BOATS set sail and assist in primary class activities
There is an air of quiet concentration in the classroom, where some 20 P12 pupils are working alongside a group of parents and adults.
It is just after 9am at Gorebridge Primary in Midlothian and many pairs of hands are busy with scissors, glue and crayons, putting together wooden spoon puppets. Adults kneel or sit, crouched over small tables, as absorbed as the children in this activity.
In another P2 classroom the picture is a similar one: the same sense of focus, of sharing and of fun. One bearded man, in fact, seems even more engrossed in the task at hand than the infants. Then 10.30am approaches. The activity is coming to an end. It's nearly time for the parents to leave. One wee boy puts his arms around his mother. "It's OK. I'm not going yet," she says softly.
Some of the parents will return, with others, in the afternoon to help the pupils write their puppet stories, and the following week there will be a puppet show for the school community. This is an example of BOATS in action: Bring Our Adults To School.
"I always tell the pupils that we are a family and I believe a school should be the hub of a community," says headteacher Gillian Grant.
"BOATS is an excellent way of developing this in keeping with Curriculum for Excellence. Here the children are taking ownership of their learning and explaining to parents what they are doing. It makes them confident, individual and successful learners."
Developed from a "Softstart" approach to P12 classes some three years ago, this whole-school project now invites parents into classrooms to observe and participate in their children's learning; and not just parents, but grandparents, uncles, aunts and younger siblings.
To date, extended family members have been involved in storytelling and sharing, illustrating favourite stories, making Easter bonnets, space rockets, trains, pirate boats and even costumes for the school's end-of- year production, The Dream Catcher.
Working together, parents and pupils have also developed the school garden and grounds, and five parents have gone on through their BOATS experience to become classroom helpers after undergoing the disclosure process.
"We now have three or four class BOATS sessions per term and up to two whole-school BOATS sessions per year," says Mrs Grant.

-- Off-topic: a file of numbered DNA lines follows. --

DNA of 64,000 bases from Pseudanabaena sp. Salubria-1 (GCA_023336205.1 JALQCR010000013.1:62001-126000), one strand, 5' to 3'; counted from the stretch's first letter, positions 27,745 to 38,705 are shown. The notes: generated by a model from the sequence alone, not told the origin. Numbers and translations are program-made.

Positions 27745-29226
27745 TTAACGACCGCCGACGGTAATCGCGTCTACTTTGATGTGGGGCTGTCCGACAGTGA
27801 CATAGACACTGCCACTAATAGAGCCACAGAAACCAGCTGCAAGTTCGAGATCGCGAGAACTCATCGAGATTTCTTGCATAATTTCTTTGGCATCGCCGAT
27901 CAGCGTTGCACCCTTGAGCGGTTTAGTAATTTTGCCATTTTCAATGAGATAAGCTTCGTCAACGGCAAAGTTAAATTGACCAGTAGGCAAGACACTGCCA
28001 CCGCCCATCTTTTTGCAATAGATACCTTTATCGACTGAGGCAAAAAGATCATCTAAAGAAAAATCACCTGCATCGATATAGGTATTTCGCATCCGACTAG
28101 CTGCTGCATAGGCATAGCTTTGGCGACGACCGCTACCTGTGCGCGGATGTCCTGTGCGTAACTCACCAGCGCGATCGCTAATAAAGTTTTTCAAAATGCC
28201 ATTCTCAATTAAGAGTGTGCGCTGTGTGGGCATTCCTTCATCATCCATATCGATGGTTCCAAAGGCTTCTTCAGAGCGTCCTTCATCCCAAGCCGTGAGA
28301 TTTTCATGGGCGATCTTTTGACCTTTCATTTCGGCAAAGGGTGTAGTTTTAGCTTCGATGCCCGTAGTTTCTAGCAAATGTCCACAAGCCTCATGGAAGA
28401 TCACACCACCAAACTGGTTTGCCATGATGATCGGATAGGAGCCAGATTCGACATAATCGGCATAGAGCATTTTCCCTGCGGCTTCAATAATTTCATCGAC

"It benefits the school in so many ways. It's a great way for parents to see CfE in action and it's good for our ethos, for parental communication and for strengthening community links," she says.
However, it's not only parental involvement which has improved. There are also "vast benefits" for the pupils, says P2 class teacher Debby Crossan.
"Our pupils now take greater responsibility in planning their own learning and they will often suggest a BOATS session for the adults to help them. But also, more importantly, they will ask `can we teach the adults to do this, too?'"
It is obvious to any observer here that the adults enjoy watching their children learn, but there are also benefits for the staff.
"It is an opportunity to share curricular and teaching strategies with adults and to see the children in a different light, to see them interacting with their parents. You get to know the parents better in this relaxed atmosphere. It is much more `open door'," says Mrs Crossan.
But don't the teachers feel more exposed?
"At first it can be daunting but, really, we all love it and we have had no negative feedback from teachers or parents. We can share new initiatives with our parents and we can help them to understand some of the skills which enable them to help their own children at home," she says.
Gorebridge Primary was nominated for a Scottish Education Award for Health and Well-Being by parents, with BOATS and the school's active parent forum highlighted. Through their BOATS experience, a number of parents have also come forward as new members of the parent forum, the school health and eco groups, and volunteered to help with sports and other activities.
As Mrs Crossan puts it: "It really is a case of more parents coming on board, as we continue to push out the BOATS."
`I feel I belong more'
BOATS parent Jill Bryson
"I get a lot of feedback all the time from my four kids at the school. The first thing my youngest said this morning was, `Remember you're coming in today'. He has been looking forward to it throughout the October holiday and now I know he will talk about nothing else for the next week.
"It is really good to see what the children are doing and to help them. I have been to quite a few BOATS sessions and I know they really enjoy me being here. I feel I belong more and you also get to know and to work with the other kids and that's good.
"When I first came, I didn't know what I would be doing and I was a bit nervous. But not now. Now I look forward to it. It certainly wasn't like this when I came here as a pupil.
"I have done puppet making, helped write letters and helped make things to sell at the school fair to raise money for the Christmas panto trip.
"I would like to get more involved and become a school helper if I didn't have a full-time job. Having an hour-and-a-half today is great. Some of the sessions are only 45 minutes and that is not long enough to help with all the activities.
"That, though, gives you an insight into a teacher's life - not enough time.
"The children respect me as they do a teacher and that is really nice. Even my own kids listen to what I say in here."